Five Tips to Start Saving in Challenging Times
By Zandile Chiwanza, Personal Finance Writer
Saving money is not easy, and I’m not afraid to admit that I struggle with it! I know my future self will thank me for doing it, but the me who is here right now is who we’re talking about, and I find it difficult in the moment. Who can relate?
When I hear or read things like “just save 10% of your income every month” or “you should start saving 10 to 15% of your income for retirement right away,” I don’t find it helpful or encouraging — especially for beginners, or those living paycheck to paycheck.
These percentages can sometimes seem out of reach and don’t acknowledge the barriers that can stand in the way of people achieving their financial goals. The reality is there are people who don’t even have enough money to spare once they’ve paid all their bills, or who don’t have access to the tools required to make saving money a priority. Or both!
I cannot deny how crucial saving money is to achieve financial freedom. The peace of mind that comes with knowing you’re prepared in case of emergencies and able to live on your own terms is immeasurable, but this one-size-fits-all approach to personal finance is outdated – and in some cases, it can cause more harm than good. This is especially true right now for many Canadians who may be facing financial hardship due to COVID-19.
Here’s how I reframe saving money to stay disciplined and motivated no matter the season:
1. Remember your why.
Determine why you want to save money in the first place so that when you feel lost or discouraged, you can revisit it and keep the momentum going. My “why” is that I am tired of dealing with the consequences that come with not having an emergency fund such as stress, anxiety, guilt and shame.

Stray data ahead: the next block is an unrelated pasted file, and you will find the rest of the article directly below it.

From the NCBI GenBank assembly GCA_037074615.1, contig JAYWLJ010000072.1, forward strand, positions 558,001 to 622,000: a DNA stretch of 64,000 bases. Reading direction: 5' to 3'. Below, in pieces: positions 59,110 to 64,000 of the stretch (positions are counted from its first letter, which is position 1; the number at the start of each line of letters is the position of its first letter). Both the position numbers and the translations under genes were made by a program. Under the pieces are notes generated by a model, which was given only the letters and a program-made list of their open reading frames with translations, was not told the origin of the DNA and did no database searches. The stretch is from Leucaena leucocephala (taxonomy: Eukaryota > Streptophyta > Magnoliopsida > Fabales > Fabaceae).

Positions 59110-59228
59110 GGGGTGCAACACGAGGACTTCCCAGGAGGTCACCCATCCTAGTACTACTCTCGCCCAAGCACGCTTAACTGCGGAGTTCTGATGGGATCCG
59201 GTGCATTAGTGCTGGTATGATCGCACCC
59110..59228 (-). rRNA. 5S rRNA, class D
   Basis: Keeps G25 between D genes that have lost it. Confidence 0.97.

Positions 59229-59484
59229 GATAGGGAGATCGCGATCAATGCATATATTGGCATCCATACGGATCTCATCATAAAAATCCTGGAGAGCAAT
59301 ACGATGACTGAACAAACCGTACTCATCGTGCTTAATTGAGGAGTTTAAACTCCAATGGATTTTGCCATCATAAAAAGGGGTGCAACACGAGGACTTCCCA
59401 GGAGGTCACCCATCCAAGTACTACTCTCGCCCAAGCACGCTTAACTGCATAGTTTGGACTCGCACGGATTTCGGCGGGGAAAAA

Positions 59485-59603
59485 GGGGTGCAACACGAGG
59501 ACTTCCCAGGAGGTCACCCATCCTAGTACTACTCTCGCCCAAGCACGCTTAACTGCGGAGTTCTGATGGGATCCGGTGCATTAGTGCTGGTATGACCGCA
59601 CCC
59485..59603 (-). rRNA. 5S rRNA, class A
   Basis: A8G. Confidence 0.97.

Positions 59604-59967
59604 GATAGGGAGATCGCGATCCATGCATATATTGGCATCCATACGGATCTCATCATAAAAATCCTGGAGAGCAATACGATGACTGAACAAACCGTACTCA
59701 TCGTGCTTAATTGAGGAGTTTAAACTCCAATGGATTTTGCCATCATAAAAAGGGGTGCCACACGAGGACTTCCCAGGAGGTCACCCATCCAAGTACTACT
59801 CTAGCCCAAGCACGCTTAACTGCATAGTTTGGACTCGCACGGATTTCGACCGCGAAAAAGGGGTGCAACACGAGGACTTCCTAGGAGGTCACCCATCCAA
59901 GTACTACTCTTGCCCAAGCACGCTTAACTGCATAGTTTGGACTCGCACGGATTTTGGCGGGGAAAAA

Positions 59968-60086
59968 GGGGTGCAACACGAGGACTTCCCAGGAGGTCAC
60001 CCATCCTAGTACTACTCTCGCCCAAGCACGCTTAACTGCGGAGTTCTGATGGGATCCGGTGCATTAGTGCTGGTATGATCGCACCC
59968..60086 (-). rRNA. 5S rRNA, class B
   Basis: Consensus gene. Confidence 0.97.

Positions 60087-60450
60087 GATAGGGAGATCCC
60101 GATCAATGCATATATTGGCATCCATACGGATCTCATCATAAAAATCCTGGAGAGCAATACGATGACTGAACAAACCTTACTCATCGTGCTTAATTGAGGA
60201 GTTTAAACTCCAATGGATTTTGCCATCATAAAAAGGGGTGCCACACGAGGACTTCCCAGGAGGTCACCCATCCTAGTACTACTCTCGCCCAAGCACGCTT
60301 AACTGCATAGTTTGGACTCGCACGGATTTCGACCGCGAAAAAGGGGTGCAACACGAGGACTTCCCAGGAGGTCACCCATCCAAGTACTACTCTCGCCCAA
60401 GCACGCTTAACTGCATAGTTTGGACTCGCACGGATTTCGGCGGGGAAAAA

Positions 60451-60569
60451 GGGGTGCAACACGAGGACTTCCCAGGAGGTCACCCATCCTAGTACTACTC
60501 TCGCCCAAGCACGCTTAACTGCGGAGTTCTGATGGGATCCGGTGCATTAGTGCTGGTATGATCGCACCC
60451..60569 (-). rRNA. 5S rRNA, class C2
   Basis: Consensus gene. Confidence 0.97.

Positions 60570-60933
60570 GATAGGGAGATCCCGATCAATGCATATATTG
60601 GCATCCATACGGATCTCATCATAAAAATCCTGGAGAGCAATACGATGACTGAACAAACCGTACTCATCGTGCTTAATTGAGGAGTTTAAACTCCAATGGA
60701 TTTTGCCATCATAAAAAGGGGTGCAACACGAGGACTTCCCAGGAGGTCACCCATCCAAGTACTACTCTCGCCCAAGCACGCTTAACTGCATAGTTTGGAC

2. Set realistic goals
According to the Financial Consumer Agency of Canada, “it can take months, or even years, to reach the desired amount for your emergency savings.” That sounds discouraging at first, but there’s no reason to panic! This is normal.
The amount you save should be based on your income, expenses and goals.
3. Manage your money
Tracking your spending and living on a budget is not a punishment. It’s also not exclusively for a certain group of people. It’s best practice to plan where your money is going, and this includes your savings.
4. Start small
If you can’t put away large amounts of money right away, you’re not doing anything wrong. I started with $10 per paycheck. More importantly, if you’re not in a position to put away money or you’re saving less these days, you’re not a failure. As soon as you’re able to put some money away, try to make it a habit.
5. Practise gratitude
Being in the position to save is a privilege, especially in these uncertain times. Expressing daily gratitude can go a long way to improve your financial wellness and health.
About the Author
Self-proclaimed “budget warrior” and personal finance journalist Zandile Chiwanza channels her financial savvy and apt for writing into a clear but thundering call to action: Get your mindset and your money right. In just a few years, she’s proven herself a force within the industry and has earned features on popular personal finance podcasts while gaining recognition for her work to highlight the connection between financial wellness, mental health and race. Though Chiwanza is committed to empowering newcomers to Canada with the financial literacy they need to succeed, her overarching message is for everyone: No matter your circumstances, financial wealth and wellness are attainable.